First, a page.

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in its architecture, from the 9th-century
Prague Castle to the houses and palaces
of Old Town, the synagogues of the
Jewish Quarter, and the Charles Bridge
where street performers entertain
passersby. Visitors to Prague have a lot to
take in because the city has a lot to offer.
So if you're weary of entertainment deliv-
ered by sidewalk violinists and jugglers,
take a walk to the Estates Theater, for-
merly Count Nostitz's Theater. If you lis-
ten carefully you might pick up the
sounds of Don Giovanni floating past and
the sense that Mozart is smiling.
Prague may be the destination du jour
in the Czech Republic, but the country
has much more to offer outside the capi-
tal. The two major regions are Bohemia
and Moravia. In Bohemia, you can visit
the center of the Czech beer-brewing
industry and the birthplace of lager. Stop
at a tavern in Bohemia, and a beer
appears in front of you almost automati-
In contrast, Moravia's beverage of
choice is wine. Moravia's soil is conducive
to growing grapes. That fortunate topo-
graphical feature supports a robust wine
industry that in turn has spawned numer-
ous wine bars serving local vintages.
Both regions are home to numerous
castles and châteaux, which provide visi-
tors with a view into the country's cultural
heritage. The state of these architectural
treasures varies from pristinely preserved
to near-ruins. Those still in good shape
offer glimpses into a vanished way of life.
Outdoor enthusiasts have numerous
options. Miles of flat, quiet roads await
bicyclists outside the large cities, and
mountainous regions of both Bohemia
and Moravia maintain an extensive net-
work of marked trails that connect the
smaller towns.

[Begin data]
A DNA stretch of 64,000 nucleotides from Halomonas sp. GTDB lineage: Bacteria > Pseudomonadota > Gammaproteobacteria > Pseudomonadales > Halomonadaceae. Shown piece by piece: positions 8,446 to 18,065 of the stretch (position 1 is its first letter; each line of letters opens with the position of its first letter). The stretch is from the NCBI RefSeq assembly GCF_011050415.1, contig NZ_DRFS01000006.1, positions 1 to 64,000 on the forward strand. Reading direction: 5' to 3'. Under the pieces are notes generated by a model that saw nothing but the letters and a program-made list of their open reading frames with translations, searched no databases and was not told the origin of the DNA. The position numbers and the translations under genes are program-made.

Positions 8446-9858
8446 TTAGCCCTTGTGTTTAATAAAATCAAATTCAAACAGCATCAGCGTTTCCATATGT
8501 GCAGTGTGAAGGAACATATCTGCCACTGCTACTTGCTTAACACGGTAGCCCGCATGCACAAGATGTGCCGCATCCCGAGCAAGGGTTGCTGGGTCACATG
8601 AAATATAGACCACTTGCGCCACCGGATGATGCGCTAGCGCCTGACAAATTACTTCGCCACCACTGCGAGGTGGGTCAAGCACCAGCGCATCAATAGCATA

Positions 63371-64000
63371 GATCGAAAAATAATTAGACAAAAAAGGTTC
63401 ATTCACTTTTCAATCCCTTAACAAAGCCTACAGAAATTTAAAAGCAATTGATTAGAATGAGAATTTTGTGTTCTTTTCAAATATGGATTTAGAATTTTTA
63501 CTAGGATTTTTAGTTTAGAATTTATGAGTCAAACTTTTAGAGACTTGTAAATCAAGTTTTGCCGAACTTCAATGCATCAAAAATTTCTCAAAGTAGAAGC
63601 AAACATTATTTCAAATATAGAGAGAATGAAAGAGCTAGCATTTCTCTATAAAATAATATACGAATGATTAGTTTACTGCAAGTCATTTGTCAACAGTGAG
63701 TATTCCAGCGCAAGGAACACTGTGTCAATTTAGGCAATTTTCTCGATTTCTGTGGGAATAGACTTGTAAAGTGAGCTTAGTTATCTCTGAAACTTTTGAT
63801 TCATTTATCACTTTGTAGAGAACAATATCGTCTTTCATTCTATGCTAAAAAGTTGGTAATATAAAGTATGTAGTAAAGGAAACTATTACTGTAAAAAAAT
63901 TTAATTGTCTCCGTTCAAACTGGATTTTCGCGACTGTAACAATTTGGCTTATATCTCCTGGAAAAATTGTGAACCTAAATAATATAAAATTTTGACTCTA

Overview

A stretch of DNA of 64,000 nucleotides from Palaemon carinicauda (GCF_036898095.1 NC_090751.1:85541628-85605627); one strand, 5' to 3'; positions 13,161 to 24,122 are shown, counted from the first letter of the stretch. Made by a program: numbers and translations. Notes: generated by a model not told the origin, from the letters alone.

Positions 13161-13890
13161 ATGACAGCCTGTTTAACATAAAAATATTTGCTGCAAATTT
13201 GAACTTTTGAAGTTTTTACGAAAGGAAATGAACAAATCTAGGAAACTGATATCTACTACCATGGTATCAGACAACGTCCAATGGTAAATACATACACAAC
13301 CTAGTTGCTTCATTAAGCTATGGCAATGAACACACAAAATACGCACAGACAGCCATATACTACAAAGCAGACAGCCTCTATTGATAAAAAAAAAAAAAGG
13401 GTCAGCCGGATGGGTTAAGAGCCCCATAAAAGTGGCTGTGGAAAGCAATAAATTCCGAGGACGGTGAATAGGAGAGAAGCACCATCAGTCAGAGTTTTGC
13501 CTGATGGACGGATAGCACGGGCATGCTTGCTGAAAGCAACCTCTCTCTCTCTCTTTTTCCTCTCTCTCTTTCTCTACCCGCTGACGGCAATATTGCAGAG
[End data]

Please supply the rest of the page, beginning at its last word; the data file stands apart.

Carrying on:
Winter sports enthusiasts in Bohemia
can choose between the Alpine resorts of
the Giant Mountains of the north and
Nordic areas of the Sumava in the south.
And no matter which sport you fancy, at
the end of the day you can soothe your
muscles at one of the many thermal spas
that dot every corner of the country.
At press time, the Czech Republic was
in its fifth month without a real govern-
ment following a deadlocked election, a
situation that gave pause to the European
Union, which admitted the Czech Repub-
lic in 2004. But despite this temporary
government in limbo, the Czech Repub-
lic is flourishing and keeping in step with
its European Union compatriots on the
road to prosperity.
Like many of its neighbors, Hungary has
had to battle a series of would-be foreign
conquerors on the way to its current state
of independence. Hungarians have had to
rout occupiers repeatedly over the last
1,000 years or so: They took on the Turks
in the 17th century, the Habsburgs in the
19th century, and the Soviets in the 20th
century in a 1956 rebellion that is the most
infamous of all the country's uprisings.
What began on October 23, 1956, as a
student protest to demand the with-
drawal of Soviet troops from Hungarian
soil ended on November 11, 1956, when
the Soviets flexed their military muscle
and sent tanks into Budapest to quash the
dissidents. When the guns finally fell silent
nearly 3 weeks later, more than 25,000
people had died. Shortly afterward, the
Soviets arrested or executed thousands of
others, and a quarter of a million Hun-
garians fled to Austria. The last Soviet
troops left Hungary in 1991, and this
beleaguered nation then began its trans-
formation into an independent citizen of
the world community in earnest.
Since then, Hungary has joined NATO
(1999), become a member of the the
European Union (2004), and experienced
a powerful economic growth spurt thanks
to investments by foreign companies that
amount to billions of dollars.
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